“Anastasiia, she folds her memories like a parachute”
Ukraine is like a sea; it is always familiar, yet never the same. After my numerous trips in the hope to grasp the ephemeral identity of this fascinating country, I met Anastasiia, a gallery assistant in Kyiv. We fell in love. Our happiness of being in love consisted of two seemingly opposite feelings: the feeling of immobility by the physical distance between our environments, and the timeless feeling of floating in each other’s close proximity.
My way of looking and listening is determined by the realization that we deeply long for relational engagement and connection with each other. Anastasiia taught me to discover Ukraine with new eyes.
In different periods during the last two years we travelled together from Kyiv, to Odessa and Crimea. It was in the Crimea peninsula, that the form of our dialogue, a series of landscapes and portraits, became our shared language. We reflect on this ever-changing society through the prism of friendship, love and family relations. I could already picture myself being a pensioner in Simferopol, when the war began.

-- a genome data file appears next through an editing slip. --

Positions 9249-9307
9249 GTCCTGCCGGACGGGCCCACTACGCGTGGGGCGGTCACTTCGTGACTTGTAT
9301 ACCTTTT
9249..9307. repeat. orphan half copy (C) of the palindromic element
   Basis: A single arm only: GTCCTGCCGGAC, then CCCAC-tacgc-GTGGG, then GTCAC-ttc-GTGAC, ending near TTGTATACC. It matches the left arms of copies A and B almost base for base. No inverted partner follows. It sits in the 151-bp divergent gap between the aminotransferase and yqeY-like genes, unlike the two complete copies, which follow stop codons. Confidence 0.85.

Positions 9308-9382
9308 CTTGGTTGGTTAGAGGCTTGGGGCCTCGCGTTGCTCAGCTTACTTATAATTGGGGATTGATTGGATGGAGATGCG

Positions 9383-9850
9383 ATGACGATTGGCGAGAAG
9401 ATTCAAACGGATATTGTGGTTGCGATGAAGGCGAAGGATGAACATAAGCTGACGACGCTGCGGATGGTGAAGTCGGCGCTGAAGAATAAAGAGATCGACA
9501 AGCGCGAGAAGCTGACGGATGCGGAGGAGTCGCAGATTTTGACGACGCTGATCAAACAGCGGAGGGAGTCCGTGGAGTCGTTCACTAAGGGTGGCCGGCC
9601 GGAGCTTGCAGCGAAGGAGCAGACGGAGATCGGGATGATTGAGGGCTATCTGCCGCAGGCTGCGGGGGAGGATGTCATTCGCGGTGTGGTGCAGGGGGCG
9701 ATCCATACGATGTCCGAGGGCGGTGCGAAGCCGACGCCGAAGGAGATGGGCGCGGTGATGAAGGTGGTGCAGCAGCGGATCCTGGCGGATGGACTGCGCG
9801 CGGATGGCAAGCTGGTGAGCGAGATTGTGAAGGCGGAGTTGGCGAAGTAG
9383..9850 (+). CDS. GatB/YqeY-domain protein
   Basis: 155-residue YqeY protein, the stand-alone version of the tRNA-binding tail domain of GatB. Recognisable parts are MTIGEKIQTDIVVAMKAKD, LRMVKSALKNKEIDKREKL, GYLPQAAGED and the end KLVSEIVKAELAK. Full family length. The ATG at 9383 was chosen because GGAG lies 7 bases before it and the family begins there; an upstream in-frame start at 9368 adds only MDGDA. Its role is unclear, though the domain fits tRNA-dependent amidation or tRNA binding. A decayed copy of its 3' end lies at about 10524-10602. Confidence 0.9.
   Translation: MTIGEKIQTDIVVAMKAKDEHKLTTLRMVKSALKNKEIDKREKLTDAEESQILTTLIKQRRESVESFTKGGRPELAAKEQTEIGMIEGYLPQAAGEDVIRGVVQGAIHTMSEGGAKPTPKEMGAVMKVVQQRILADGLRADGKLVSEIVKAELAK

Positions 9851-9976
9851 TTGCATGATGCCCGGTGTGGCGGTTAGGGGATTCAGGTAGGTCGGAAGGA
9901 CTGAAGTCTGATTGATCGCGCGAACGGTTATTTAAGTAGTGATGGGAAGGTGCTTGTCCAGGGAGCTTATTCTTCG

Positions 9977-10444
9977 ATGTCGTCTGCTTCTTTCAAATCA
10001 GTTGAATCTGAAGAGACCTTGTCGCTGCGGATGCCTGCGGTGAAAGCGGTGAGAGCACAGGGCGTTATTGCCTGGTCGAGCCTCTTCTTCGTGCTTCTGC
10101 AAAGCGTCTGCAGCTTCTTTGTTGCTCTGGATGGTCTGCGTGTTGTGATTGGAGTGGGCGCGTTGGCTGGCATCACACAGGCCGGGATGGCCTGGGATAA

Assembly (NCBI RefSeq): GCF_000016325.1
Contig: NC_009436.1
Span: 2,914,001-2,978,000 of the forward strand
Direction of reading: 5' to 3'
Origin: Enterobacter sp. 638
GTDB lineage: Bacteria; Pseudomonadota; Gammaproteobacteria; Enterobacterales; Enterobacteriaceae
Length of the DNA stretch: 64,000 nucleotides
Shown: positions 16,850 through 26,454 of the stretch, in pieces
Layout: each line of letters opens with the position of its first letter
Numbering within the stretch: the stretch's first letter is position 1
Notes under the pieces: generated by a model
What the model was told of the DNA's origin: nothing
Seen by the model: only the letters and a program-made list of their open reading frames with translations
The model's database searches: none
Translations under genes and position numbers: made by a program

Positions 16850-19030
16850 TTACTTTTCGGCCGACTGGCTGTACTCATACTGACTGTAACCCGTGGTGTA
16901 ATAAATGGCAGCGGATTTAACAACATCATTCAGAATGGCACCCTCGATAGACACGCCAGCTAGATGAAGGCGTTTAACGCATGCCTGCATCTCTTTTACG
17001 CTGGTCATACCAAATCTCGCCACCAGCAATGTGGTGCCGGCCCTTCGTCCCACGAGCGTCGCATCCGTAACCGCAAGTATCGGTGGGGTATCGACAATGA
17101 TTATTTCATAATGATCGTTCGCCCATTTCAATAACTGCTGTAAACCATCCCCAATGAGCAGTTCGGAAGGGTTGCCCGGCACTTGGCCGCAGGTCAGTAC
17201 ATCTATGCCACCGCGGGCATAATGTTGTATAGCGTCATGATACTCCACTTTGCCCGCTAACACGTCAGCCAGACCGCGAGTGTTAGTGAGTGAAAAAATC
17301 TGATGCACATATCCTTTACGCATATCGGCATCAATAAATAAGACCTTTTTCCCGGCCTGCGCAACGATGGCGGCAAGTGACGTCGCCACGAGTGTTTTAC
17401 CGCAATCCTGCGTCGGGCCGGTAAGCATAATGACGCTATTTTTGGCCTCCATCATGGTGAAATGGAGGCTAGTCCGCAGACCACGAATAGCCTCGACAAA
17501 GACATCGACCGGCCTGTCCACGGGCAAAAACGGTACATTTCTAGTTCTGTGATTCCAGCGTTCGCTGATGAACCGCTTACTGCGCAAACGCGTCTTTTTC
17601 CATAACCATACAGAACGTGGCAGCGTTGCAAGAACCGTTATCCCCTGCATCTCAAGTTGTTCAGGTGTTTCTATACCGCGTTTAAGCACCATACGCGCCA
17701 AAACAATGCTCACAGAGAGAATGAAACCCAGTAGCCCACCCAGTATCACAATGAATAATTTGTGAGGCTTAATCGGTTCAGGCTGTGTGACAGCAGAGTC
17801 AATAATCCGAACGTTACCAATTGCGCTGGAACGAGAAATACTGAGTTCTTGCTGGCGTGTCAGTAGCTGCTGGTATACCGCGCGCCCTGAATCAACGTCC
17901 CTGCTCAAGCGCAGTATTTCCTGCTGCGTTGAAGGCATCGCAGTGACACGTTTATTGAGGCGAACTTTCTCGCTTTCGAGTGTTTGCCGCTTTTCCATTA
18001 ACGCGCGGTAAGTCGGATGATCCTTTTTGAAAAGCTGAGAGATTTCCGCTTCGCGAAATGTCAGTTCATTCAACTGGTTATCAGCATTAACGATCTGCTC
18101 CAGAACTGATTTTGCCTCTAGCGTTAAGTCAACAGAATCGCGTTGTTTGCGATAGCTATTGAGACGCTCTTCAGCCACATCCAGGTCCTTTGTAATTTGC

Crimea has always been a place of arrival and departure and cannot be possessed; it already saw many settlers come and go again. Everyday scenes tell a story of intertwined relations that are challenged but will not unravel.